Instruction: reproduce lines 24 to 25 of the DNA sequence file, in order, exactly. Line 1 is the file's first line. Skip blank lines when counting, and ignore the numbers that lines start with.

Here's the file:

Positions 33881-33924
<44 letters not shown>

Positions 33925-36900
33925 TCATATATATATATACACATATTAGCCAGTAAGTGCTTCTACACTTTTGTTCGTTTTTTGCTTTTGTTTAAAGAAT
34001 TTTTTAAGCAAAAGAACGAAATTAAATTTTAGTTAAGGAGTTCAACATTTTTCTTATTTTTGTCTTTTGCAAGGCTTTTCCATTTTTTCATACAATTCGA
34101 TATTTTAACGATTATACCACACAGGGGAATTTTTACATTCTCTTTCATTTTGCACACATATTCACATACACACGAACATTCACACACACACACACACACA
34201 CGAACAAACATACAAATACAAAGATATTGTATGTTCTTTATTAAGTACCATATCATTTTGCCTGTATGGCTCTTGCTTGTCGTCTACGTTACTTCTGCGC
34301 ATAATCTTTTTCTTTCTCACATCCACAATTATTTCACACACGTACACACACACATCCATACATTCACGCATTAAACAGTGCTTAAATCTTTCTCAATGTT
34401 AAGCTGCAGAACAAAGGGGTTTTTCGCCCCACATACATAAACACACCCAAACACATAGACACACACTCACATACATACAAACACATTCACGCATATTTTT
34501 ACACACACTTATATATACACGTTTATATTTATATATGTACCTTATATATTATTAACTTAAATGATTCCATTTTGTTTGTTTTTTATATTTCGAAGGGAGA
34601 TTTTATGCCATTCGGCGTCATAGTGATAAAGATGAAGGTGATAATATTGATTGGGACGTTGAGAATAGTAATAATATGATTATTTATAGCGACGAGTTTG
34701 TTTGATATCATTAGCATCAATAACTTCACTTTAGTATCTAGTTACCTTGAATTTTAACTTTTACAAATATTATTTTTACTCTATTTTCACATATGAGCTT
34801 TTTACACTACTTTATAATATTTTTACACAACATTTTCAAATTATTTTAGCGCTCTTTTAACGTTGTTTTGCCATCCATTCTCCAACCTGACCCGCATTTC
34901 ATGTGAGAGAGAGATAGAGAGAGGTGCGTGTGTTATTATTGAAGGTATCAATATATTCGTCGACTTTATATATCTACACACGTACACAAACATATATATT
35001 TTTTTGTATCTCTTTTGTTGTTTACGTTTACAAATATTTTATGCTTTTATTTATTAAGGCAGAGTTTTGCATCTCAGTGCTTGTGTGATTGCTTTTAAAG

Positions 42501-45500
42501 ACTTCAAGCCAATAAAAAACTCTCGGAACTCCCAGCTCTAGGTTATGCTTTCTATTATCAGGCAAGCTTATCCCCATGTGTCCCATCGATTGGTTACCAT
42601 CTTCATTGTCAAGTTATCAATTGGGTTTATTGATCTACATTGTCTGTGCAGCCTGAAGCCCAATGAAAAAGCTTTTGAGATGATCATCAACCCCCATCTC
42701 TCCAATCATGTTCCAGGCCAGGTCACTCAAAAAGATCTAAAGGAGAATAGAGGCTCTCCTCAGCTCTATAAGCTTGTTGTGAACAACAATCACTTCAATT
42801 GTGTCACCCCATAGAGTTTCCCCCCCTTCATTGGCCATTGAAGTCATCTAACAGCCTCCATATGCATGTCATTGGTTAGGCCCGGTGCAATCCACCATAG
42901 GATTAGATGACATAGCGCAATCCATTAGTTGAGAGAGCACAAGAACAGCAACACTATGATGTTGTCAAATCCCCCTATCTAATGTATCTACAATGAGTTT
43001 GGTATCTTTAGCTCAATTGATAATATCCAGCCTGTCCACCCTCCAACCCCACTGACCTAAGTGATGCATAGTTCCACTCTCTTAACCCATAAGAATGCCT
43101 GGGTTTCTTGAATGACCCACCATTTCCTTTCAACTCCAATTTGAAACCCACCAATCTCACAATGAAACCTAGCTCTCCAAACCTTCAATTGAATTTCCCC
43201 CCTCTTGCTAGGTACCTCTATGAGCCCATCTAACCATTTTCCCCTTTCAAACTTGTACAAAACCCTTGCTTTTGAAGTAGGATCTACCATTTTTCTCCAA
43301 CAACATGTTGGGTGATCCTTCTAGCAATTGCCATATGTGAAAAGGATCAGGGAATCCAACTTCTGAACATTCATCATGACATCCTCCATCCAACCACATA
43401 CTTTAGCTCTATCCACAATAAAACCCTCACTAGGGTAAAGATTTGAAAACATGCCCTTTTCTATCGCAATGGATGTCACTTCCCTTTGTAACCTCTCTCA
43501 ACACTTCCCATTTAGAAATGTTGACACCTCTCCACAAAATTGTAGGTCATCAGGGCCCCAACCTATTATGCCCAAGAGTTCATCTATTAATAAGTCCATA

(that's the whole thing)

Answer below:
43201 CCTCTTGCTAGGTACCTCTATGAGCCCATCTAACCATTTTCCCCTTTCAAACTTGTACAAAACCCTTGCTTTTGAAGTAGGATCTACCATTTTTCTCCAA
43301 CAACATGTTGGGTGATCCTTCTAGCAATTGCCATATGTGAAAAGGATCAGGGAATCCAACTTCTGAACATTCATCATGACATCCTCCATCCAACCACATA